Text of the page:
As a kid, I was an incredibly picky eater, but as an adult, I embraced trying the unknown—and potentially disgusting—to broaden my horizons and experiences. I’ve tasted stingray (too jellylike), discovered a fondness for fried grasshoppers, and developed a reputation at my old job for being “the one with the weird snacks.”
I’ve also imbibed my fair share of unique quaffs like a kerosene-strength unknown alcohol from a jar full of snakes in Vietnam, Chicha from a gourd in the middle of the Amazon, and legit moonshine from a mason jar on a truck tailgate in Kentucky.
Since I’m always up for an adventure, of course, I wanted to try Crab Trapper Green Crab Flavored Whiskey when offered a sample. It’s a 4-year-old bourbon steeped with 90 pounds of green crabs and seasoned with spices reminiscent of a low-country boil. Crazy, right? But I was up for it.
Crab Trapper was created to combat the proliferation of green crabs in New England Waters. This species has sunk its destructive claws into the ecology and economy of the area’s fisheries by damaging native flora and fauna—perhaps irreparably—and depleting resources such as food for native species. The House of Tamworth distillery paired up with the University of New Hampshire’s NH Green Crab Project to craft what its press release dubbed a “claw-some” product that will quench adventurous thirsts and help the local fishing economy. See? I told you we would get to the conservation part.
You may know The House of Tamworth for its other questionably flavored whiskeys containing accents of the corpse flower, venison, and castoreum. Still, it also produces a suite of other traditionally flavored and good-quality spirits, including bourbon, rye and vodka. I wrote about its delightful take on a Swedish classic, Aquavit. But it’s the meat liquor that gets the buzz. Duh.
Back to the crabs.
I was thrilled when the crab whiskey arrived. The packaging was ace: a bottle nestled in straw inside a miniature crab trap. Assisted by the heavily waxed green cap, I ignored the urge to give it a try immediately, and the bottle sat on my kitchen counter for a few weeks. I even shot it furtive glances occasionally, but I wasn’t quite ready to have a sip. I even schlepped the thing in my work bag onto a boat on the Potomac, where my colleagues and I indulged in an all-out crab boil. The prospect of pairing crab whiskey—especially when I reeked of cooked crustaceans—wasn’t enough for me to open it. (A Miller Lite was a more suitable pairing.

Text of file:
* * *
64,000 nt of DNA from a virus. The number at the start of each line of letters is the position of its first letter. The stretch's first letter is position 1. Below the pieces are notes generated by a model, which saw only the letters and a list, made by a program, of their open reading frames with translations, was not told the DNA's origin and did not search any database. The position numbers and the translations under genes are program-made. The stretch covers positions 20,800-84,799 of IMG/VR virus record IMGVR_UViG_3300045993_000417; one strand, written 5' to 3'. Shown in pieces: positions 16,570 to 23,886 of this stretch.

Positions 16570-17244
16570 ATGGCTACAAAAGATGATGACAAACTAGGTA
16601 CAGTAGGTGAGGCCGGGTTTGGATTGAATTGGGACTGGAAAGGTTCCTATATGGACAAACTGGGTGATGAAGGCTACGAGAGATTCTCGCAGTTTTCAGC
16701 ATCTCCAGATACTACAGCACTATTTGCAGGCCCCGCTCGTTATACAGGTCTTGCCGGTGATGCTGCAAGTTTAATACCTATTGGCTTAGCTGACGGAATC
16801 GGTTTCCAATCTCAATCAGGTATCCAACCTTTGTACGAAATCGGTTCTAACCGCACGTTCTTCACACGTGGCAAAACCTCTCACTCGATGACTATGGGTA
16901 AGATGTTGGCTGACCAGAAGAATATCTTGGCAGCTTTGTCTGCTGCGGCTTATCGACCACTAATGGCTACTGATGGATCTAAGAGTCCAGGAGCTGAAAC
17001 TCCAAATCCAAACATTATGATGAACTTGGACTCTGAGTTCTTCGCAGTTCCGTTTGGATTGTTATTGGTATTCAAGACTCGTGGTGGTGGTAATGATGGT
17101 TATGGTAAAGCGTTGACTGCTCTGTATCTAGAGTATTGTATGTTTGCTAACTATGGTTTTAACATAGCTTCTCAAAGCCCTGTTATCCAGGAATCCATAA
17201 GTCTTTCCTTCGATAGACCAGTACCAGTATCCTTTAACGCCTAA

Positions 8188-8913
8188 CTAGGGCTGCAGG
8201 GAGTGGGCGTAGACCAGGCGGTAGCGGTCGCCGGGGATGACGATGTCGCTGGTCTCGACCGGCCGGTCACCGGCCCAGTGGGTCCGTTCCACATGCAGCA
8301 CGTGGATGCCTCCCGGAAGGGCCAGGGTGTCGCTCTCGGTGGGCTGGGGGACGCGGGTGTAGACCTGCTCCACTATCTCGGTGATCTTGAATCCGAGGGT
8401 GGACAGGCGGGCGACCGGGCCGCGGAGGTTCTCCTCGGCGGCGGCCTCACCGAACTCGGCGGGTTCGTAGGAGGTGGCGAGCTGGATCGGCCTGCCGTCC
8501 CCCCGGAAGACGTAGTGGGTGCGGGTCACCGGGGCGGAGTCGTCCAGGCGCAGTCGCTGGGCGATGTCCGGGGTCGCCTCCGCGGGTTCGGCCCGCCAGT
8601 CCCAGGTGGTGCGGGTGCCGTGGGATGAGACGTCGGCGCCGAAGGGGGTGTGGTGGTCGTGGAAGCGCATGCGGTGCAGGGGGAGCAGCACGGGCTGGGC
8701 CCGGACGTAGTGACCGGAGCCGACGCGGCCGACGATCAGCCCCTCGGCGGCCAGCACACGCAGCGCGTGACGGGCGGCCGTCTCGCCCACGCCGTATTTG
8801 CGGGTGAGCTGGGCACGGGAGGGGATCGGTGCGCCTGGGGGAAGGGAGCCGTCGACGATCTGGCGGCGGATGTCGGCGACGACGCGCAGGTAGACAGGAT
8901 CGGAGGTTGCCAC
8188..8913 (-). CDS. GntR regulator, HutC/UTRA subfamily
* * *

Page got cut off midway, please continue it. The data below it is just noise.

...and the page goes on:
Came on the evening of our inaugural “Bourbon Bullshit Live” for the newly revamped B&B community – DrinkCurious. It’s essentially a Jeopardy! style board in which we pick topics to complain about and wax on. When we landed on a topic that warranted cracking open long-neglected crab whiskey, I pulled it out.
The bottle is small (only 200ml) with a thickly coated top of seafoam green wax. Piercing the wax required the assistance of my Leatherman to get at the little red pull string buried beneath. When I finally uncorked it, the unmistakable scent of a fish market filled my nose. I poured an ounce into a Glencairn, ready to give it the due respect, care, and consideration I render to all of my whiskey samples. The nose was, unsurprisingly, crabby. The palate—I was told by the product’s publicist, was a “briny Fireball”—started sweet, turned very crabby and then burned. It tasted like the boozy version of the water from a crab boil. The cinnamon wasn’t quite there for me, rather more of a burn without the sweetness or aromatics. It wasn’t great, but it wasn’t terrible.
And then my brain betrayed me.
As a cocktail person, I always think of ways to enhance the flavor of liquors I try. For some reason, this crustacean-steeped whiskey moved the spirit in me to treat this sucker like a shot of tequila.
As a good Washingtonian, a tin of Old Bay was handy. I licked the side of my hand, sprinkled the spice, and had a lemon wedge at the ready. And then I began the usual ritual: lick, shoot, suck (and don’t throw up). It was not the worst shot I’ve ever had, but it was up there. The burn lingered in the back of my throat and migrated into my chest while the crab flavor seemed to grow. I knew severe heartburn was imminent.
As some view a shot of Malört as a right of passage, I see this shot combo taking on similar importance with crab-loving people—which won’t include me. My research was a one-and-done affair.
At least the bottle, which will run you a cool $65, is for a good cause, and it certainly makes for some extra curious drinking.